Alabama stands its ground in Top 25
Alabama was voted No. 1 for the fifth week in a row and extended its streak of consecutive poll appearances to 210, the third longest in the history of the Associated Press college football poll. The Crimson Tide were the unanimous No. 1 for the third straight week and the top seven teams were unchanged for a fifth consecutive poll. Notre Dame was No. 2, followed by Ohio State, Clemson, Texas A&M, Florida, and Cincinnati. BYU was the only top-10 team to lose, falling in a thriller at Coastal Carolina on Saturday. The Cougars dropped six spots to No. 14 and the Chanticleers jumped three spots to No. 11 . . . South Carolina has made it official, hiring ex-assistant Shane Beamer as its head coach. Beamer, 43, came to campus on Sunday alongside athletic director Ray Tanner and was introduced to the team after spending the past three seasons as assistant head coach and tight ends coach at Oklahoma. The son of longtime Virginia Tech coach Frank Beamer takes over for Will Muschamp, who was fired last month with three games left in the season. The Gamecocks (2-8) finished their season with a sixth consecutive loss, 41-18, at Kentucky on Saturday. Soon after that, word spread that Beamer was South Carolina’s choice to replace Muschamp. Tanner, the AD since 2012, called Beamer the “perfect fit” to lead the Gamecocks, who have gone 6-16 overall and 5-15 in the Southeastern Conference the past two seasons. Beamer spent four seasons as a South Carolina assistant under Steve Spurrier from 2007-10 . . . South Alabama has fired coach Steve Campbell a day after a 29-0 loss to rival Troy. Campbell went 9-26 in three seasons at South Alabama . . . Texas said all football team activities have been paused after three players and two staff members tested positive for the coronavirus after getting home from a 69-31 win at Kansas State. The players and staff were not identified. Texas said all of them tested negative Friday and went to the game. All will be tested again Monday and Tuesday before the program will determine when team activities can resume.
Floyd Mayweather Jr. to take on YouTube star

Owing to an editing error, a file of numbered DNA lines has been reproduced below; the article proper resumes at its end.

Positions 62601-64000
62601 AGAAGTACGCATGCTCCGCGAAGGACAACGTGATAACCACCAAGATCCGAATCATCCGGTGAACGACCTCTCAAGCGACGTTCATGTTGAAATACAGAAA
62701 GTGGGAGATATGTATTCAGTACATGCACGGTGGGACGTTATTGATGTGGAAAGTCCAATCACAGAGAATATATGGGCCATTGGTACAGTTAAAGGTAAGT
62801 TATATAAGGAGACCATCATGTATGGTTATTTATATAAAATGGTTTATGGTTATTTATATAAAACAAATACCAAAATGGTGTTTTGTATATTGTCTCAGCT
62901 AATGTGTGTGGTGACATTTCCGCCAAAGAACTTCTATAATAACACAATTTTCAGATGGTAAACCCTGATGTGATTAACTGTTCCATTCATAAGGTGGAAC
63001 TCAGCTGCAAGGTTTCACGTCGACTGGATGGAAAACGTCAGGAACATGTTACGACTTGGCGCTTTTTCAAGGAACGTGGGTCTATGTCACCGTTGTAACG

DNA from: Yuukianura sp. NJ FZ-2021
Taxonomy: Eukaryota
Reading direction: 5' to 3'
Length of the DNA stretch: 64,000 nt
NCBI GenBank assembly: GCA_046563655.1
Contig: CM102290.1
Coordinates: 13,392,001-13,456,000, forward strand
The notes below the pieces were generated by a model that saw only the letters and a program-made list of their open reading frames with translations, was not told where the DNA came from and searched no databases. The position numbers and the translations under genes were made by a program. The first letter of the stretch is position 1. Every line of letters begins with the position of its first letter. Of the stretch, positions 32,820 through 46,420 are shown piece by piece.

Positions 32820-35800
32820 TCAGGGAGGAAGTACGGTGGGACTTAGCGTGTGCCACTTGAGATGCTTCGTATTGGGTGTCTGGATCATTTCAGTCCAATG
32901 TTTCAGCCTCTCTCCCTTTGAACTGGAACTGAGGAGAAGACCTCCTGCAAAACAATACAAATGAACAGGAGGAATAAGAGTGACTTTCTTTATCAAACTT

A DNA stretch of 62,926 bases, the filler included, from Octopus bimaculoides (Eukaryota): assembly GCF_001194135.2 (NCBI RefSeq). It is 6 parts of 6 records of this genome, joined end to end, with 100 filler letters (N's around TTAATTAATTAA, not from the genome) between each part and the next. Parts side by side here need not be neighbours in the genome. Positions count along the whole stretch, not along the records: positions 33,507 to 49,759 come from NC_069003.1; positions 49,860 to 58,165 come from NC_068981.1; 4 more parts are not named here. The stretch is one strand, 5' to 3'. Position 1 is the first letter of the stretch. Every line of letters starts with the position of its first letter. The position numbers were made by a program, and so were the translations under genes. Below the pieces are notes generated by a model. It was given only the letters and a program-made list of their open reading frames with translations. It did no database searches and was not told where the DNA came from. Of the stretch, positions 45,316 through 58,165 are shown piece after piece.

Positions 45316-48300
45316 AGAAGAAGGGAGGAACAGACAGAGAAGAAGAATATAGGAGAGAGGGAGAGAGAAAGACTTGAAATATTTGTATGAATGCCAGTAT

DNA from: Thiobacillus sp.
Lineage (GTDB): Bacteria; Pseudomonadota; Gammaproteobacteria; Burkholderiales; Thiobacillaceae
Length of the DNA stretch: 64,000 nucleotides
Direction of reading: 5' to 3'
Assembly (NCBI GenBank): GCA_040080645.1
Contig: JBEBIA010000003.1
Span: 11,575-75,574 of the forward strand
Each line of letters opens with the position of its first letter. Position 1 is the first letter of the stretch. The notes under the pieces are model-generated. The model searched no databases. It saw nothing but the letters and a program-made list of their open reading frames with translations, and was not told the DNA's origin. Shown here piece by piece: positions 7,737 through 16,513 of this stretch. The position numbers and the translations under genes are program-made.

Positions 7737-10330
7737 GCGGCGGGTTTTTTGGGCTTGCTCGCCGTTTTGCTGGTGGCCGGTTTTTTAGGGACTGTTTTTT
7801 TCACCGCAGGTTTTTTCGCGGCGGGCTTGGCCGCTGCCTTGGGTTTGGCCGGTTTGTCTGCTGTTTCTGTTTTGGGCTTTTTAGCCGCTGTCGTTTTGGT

Floyd Mayweather Jr., who hasn’t fought since 2017, announced via Instagram that he will fight YouTube star Logan Paul in an exhibition bout Feb. 20. Mayweather, 43, is regarded as one of the greatest boxers of all time (50-0, 27 KOs), but he retired after beating Conor McGregor in 2017. Paul, 25, has just one pro bout, when he lost to British rapper KSI in a split decision last year. Mayweather is also good at making money, as Forbes judged him to have made $915 million last decade — $115 million more than any other athlete . . . Errol Spence Jr. skipped a tune-up in his first fight since a car crash that almost derailed his promising boxing career and defended his WBC and IBF welterweight championships Saturday night in Arlington, Texas. Spence, 30, looking sharp in a unanimous decision over Danny Garcia on Saturday night by controlling the pace almost from the start. Spence’s third defense in his hometown came 14 months after a high-speed crash near downtown Dallas, where he flipped his Ferrari and was ejected but escaped without serious injuries in October 2019. Spence (27-0, 21 knockouts) was charged with drunken driving. Garcia (36-3) lost for the third time in six fights. The crowd of 16,102 was considered a sellout in the pandemic. It filled about 20 percent of AT&T Stadium’s 80,000-seat capacity, with fans spread through all four decks and spacing between a few hundred pairs of chairs at ring level.